CHICAGO — One in five heart defibrillators may be implanted for questionable reasons without solid evidence that the device will help, according to a first-of-its-kind analysis.
Implanted defibrillators shock the heart back into a normal rhythm when it starts beating irregularly. They can prevent sudden death in people with advanced heart failure, but researchers have not found a benefit for other patients.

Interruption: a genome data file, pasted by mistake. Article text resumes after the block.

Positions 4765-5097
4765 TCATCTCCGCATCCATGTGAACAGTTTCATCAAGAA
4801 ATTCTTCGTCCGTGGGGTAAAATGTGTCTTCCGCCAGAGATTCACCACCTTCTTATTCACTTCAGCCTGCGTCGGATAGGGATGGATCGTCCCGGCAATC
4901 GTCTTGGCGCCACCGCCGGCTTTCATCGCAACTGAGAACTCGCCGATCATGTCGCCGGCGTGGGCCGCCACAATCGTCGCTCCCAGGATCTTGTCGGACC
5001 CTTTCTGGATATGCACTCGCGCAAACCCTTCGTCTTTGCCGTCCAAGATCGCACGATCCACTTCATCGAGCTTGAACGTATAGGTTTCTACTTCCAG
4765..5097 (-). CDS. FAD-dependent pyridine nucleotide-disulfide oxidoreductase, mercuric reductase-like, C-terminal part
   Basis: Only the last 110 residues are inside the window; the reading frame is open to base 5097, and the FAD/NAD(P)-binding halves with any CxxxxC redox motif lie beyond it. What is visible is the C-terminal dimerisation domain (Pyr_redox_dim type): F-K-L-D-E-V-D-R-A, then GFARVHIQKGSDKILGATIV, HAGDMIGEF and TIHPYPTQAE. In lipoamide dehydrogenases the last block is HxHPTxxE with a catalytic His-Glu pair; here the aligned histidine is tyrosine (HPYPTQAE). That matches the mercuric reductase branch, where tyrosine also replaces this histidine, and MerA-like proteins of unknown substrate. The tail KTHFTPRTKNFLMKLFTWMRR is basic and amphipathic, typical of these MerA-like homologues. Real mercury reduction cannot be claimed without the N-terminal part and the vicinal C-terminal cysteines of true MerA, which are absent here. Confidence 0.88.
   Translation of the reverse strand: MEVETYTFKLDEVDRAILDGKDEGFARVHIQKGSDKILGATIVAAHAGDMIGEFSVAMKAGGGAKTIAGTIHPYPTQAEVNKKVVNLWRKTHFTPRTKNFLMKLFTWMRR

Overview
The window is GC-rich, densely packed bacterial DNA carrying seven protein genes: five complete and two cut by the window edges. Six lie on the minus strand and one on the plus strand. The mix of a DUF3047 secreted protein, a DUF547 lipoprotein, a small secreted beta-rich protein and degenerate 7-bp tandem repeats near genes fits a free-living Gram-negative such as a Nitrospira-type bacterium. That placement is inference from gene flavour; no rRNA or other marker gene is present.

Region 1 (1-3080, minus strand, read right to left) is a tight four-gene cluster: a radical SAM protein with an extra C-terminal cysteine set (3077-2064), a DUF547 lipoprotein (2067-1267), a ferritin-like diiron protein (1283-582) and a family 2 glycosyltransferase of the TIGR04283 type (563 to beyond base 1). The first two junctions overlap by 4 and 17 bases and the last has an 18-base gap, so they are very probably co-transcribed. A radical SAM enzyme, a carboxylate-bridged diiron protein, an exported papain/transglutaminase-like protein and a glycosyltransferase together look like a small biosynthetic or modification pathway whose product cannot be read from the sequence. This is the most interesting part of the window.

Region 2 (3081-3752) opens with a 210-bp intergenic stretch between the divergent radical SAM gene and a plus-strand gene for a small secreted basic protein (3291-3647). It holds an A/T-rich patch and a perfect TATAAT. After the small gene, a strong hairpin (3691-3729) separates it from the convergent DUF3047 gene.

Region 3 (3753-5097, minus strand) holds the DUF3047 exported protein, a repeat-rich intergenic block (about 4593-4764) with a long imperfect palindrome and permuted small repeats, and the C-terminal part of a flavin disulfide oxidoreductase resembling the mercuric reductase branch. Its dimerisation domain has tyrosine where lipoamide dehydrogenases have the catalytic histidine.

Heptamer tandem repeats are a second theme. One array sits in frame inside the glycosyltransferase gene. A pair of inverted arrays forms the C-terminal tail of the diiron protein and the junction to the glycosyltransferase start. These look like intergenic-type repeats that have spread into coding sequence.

Patients who have had a recent heart attack or recent bypass surgery aren’t good candidates for defibrillators, for example. Guidelines do not recommend them for people newly diagnosed with heart failure, either.
But in the new study, which examined nearly four years of national data, 22 percent of the implant surgeries were in patients who fit one of those categories.